A Cannabis Breathalyzer Is Almost Ready To Hit The Road

With legalization movements gaining momentum in America, and Canadians having elected a pro-legalization government, law enforcers in North America need to find ways to keep impaired drivers off the roads.

Cannabix Technologies - a research lab based in Vancouver - has partnered with the University of Florida to develop a solution: A breathalyzer specially designed to detect cannabis use.

Kal Malhi - the president of Cannabix - told the CBC that THC stays in a person's lungs for approximately two hours after consumption - regardless of whether it's been inhaled or ingested. If that's true, then the breath test would be more accurate and less invasive than current testing methods.

Cannabix has already built a prototype, but it needs to be tested further before it's ready to hit the market. However, Malhi will have competition. Researchers at Washington State University have a rival breathalyzer prototype that they estimate is about a year away from production.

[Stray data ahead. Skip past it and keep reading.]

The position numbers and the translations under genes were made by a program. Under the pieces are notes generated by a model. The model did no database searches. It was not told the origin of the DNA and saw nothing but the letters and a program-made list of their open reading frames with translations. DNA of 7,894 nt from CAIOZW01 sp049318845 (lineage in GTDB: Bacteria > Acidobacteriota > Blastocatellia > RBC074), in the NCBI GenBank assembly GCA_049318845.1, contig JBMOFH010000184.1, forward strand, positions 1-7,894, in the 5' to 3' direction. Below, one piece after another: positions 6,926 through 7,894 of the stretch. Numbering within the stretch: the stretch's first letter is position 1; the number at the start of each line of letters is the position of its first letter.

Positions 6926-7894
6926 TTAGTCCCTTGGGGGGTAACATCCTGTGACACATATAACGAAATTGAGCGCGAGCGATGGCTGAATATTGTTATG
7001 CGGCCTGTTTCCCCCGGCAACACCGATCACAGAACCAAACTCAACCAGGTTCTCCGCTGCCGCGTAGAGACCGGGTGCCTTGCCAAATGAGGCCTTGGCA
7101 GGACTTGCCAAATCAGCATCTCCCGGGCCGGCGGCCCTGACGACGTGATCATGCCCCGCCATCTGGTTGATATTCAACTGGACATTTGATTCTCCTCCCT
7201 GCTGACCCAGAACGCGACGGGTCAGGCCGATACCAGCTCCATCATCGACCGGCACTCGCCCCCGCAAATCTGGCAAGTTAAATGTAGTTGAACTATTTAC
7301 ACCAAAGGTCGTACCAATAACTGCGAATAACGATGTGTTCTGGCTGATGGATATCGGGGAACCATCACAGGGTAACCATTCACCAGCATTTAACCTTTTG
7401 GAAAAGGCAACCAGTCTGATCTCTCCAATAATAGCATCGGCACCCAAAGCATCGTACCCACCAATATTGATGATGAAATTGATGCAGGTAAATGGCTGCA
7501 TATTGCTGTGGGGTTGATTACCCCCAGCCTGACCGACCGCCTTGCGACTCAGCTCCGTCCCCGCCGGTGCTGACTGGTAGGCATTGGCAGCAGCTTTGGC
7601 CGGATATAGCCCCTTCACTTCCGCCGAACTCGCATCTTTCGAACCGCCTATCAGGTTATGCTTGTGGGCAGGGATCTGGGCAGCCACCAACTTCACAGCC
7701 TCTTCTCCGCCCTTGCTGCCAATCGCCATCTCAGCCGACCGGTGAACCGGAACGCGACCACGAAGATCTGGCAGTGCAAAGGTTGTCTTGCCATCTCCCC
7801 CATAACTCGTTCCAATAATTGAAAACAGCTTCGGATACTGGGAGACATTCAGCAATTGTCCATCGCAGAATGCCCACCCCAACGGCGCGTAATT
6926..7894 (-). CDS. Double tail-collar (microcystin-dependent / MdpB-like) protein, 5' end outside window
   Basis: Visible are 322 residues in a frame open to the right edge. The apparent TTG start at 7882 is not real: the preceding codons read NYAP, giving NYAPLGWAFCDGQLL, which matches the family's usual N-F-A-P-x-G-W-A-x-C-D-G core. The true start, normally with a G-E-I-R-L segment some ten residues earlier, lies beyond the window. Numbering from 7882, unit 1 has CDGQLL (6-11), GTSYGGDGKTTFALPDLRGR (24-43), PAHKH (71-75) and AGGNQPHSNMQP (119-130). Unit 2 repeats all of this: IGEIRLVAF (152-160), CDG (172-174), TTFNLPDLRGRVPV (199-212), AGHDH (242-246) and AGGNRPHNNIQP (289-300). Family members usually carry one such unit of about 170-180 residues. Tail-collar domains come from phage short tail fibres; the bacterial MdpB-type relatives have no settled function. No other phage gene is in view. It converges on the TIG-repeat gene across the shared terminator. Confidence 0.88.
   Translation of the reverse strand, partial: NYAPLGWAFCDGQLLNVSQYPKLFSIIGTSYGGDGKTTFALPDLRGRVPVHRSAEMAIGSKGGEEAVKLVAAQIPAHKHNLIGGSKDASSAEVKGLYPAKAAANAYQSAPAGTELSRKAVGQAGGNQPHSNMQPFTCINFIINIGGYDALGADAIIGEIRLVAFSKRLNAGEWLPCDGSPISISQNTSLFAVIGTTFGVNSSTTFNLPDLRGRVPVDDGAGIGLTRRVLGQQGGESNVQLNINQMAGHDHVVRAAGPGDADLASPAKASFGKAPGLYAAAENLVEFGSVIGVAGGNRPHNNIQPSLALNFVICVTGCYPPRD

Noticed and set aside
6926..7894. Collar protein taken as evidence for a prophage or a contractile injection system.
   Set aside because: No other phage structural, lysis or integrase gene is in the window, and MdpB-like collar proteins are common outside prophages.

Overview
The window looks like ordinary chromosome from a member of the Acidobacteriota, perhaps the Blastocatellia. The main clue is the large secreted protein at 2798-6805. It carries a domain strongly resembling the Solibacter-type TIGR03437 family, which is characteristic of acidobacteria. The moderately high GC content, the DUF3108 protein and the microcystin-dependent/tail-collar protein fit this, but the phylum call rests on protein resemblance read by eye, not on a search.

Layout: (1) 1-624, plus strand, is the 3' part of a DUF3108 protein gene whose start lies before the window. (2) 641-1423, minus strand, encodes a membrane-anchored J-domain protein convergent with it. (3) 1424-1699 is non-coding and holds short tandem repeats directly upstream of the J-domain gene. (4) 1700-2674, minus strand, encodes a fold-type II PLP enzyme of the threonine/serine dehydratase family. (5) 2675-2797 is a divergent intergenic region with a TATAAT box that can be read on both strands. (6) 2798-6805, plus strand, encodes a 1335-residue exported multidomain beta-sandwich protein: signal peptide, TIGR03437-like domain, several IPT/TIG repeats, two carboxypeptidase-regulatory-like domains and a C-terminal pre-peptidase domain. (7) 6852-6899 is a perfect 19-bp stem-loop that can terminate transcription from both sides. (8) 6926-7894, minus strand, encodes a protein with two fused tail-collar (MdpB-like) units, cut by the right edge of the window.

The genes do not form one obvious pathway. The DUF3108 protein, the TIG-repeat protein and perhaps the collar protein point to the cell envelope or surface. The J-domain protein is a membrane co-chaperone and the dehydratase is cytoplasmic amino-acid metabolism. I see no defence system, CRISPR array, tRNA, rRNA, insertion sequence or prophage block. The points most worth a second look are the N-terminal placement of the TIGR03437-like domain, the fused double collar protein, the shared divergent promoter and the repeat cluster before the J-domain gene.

The race to keep our roads safer is on.

Here's a look at how Cannabix's "Breathflow Monitor" works:

h/t CBC, Rolling Stone

Latest.

One need not look further than the decades of debate over cannabis to see that alternative medical treatments often get a bad rap. Federal prohibition of marijuana — classified as a Schedule I drug alongside stigmatized substances like heroin — conflicts growing scientific evidence proving cannabis' efficacy for a variety of medical conditions. Now, in order to demonstrate the cannabis plant's medical clout, GoFire, a new dispensation product and app based out of Denver, isd taking a community based approach.